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Proceedings Paper

Development and final design of FAME active array
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Paper Abstract

FAME (Freeform Active Mirror Experiment - part of the FP7 OPTICON/FP7 development programme) intends to demonstrate the huge potential of active mirrors and freeform optical surfaces. Freeform active surfaces can help to address the new challenges of next generation astronomical instruments, which are bigger, more complex and have tighter specifications than their predecessors.

The FAME design consists of a pre-formed, deformable thin mirror sheet with an active support system. The thin face sheet provides a close to final surface shape with very high surface quality. The active array provides the support, and through actuation, the control to achieve final surface shape accuracy.

In this paper the development path, trade-offs and demonstrator design of the FAME active array is presented. The key step in the development process of the active array is the design of the mechanical structure and especially the optimization of the actuation node positions, where the actuator force is transmitted to the thin mirror sheet. This is crucial for the final performance of the mirror where the aim is to achieve an accurate surface shape, with low residual (high order) errors using the minimum number of actuators. These activities are based on the coupling of optical and mechanical engineering, using analytical and numerical methods, which results in an active array with optimized node positions and surface shape.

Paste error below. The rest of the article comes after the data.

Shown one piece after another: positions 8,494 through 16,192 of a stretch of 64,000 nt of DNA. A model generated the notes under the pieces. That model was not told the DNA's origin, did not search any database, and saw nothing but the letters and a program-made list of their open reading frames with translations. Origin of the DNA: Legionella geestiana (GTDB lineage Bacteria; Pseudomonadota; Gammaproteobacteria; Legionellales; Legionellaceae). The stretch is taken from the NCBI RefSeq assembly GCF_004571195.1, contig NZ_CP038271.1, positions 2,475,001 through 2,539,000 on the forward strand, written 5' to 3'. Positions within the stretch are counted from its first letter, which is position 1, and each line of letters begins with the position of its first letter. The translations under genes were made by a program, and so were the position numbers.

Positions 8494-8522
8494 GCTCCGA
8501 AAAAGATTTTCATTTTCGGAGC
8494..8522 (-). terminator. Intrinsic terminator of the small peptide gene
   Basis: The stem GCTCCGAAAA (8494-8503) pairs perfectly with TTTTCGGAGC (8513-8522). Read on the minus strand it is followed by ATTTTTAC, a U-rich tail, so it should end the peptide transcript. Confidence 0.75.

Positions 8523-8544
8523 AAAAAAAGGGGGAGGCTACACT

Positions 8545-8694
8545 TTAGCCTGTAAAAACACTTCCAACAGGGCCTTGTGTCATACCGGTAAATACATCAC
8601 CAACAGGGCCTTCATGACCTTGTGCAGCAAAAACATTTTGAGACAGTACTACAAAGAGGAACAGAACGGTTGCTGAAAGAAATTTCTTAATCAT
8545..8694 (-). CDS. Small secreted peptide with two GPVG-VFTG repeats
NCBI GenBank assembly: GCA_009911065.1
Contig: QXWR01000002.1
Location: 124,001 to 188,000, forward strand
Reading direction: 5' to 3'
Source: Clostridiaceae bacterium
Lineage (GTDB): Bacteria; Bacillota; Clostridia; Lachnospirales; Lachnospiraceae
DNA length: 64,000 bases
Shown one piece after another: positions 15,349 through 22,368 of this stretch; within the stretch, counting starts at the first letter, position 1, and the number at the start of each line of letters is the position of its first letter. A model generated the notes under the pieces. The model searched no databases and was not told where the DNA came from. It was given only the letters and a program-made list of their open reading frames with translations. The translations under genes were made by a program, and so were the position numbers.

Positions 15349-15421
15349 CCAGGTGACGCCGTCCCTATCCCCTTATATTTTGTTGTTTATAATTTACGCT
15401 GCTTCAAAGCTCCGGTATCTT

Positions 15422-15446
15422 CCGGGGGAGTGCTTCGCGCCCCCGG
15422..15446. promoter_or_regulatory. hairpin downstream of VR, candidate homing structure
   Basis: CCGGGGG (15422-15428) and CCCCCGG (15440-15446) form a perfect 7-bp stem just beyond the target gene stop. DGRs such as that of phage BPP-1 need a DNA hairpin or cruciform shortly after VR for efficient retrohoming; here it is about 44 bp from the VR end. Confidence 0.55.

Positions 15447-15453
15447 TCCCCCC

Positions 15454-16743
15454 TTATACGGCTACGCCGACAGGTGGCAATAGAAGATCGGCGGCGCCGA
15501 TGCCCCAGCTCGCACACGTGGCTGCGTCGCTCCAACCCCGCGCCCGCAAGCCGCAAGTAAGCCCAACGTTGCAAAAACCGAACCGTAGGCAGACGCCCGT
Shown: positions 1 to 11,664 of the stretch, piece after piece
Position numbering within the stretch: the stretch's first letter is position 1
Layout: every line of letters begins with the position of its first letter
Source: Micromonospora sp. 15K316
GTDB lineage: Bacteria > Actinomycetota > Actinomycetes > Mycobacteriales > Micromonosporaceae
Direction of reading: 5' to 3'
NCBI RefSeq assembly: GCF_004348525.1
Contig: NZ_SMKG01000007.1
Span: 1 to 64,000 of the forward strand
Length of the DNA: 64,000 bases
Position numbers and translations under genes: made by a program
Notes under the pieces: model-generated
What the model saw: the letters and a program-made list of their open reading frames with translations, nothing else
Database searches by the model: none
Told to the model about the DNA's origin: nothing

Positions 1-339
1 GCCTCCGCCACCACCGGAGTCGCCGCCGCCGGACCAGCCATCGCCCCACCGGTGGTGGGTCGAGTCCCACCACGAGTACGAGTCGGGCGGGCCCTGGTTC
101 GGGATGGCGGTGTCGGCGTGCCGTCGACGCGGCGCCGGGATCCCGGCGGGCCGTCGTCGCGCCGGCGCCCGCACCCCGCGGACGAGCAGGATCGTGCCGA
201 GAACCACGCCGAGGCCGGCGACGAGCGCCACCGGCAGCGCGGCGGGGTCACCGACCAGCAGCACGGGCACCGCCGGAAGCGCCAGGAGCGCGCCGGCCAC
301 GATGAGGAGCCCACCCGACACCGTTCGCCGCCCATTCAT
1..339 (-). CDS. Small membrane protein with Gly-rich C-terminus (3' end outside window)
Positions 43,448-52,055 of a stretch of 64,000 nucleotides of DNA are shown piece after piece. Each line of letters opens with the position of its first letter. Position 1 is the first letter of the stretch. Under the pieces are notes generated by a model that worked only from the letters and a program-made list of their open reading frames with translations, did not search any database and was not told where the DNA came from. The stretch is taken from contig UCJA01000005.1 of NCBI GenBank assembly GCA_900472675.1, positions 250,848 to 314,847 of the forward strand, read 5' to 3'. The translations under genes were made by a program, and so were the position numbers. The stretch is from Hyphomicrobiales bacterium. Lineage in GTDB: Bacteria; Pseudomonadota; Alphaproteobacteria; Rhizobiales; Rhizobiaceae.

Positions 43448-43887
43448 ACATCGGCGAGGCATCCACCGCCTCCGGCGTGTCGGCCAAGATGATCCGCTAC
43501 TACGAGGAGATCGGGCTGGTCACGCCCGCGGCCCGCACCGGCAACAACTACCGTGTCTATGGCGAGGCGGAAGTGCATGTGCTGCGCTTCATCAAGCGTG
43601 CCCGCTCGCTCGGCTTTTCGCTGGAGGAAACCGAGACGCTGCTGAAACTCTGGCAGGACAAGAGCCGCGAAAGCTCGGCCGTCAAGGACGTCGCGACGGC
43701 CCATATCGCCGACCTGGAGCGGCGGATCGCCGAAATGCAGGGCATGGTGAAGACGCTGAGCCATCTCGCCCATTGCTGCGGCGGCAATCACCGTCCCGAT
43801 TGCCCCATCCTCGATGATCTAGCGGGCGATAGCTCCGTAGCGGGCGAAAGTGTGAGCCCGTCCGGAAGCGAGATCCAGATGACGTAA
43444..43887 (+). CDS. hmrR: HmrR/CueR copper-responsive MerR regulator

Paper Details

Date Published: 22 July 2016
PDF: 16 pages
Proc. SPIE 9912, Advances in Optical and Mechanical Technologies for Telescopes and Instrumentation II, 991209 (22 July 2016);
Show Author Affiliations
Szigfrid Farkas, Konkoly Observatory (Hungary)
Tibor Agócs, ASTRON (Netherlands)
Gabby Aitink-Kroes, ASTRON (Netherlands)
Felix Bettonvil, ASTRON (Netherlands)
Martin Black, UK Astronomy Technology Ctr. (United Kingdom)
Emmanuel Hugot, Aix Marseille Univ., Lab. d'Astrophysique de Marseille, CNRS (France)
Attila Jaskó, Konkoly Observatory (Hungary)
Chris Miller, UK Astronomy Technology Ctr. (United Kingdom)
Hermine Schnetler, UK Astronomy Technology Ctr. (United Kingdom)
Farian van Duffelen, ASTRON (Netherlands)
Lars Venema, ASTRON (Netherlands)

Published in SPIE Proceedings Vol. 9912:
Advances in Optical and Mechanical Technologies for Telescopes and Instrumentation II
Ramón Navarro; James H. Burge, Editor(s)

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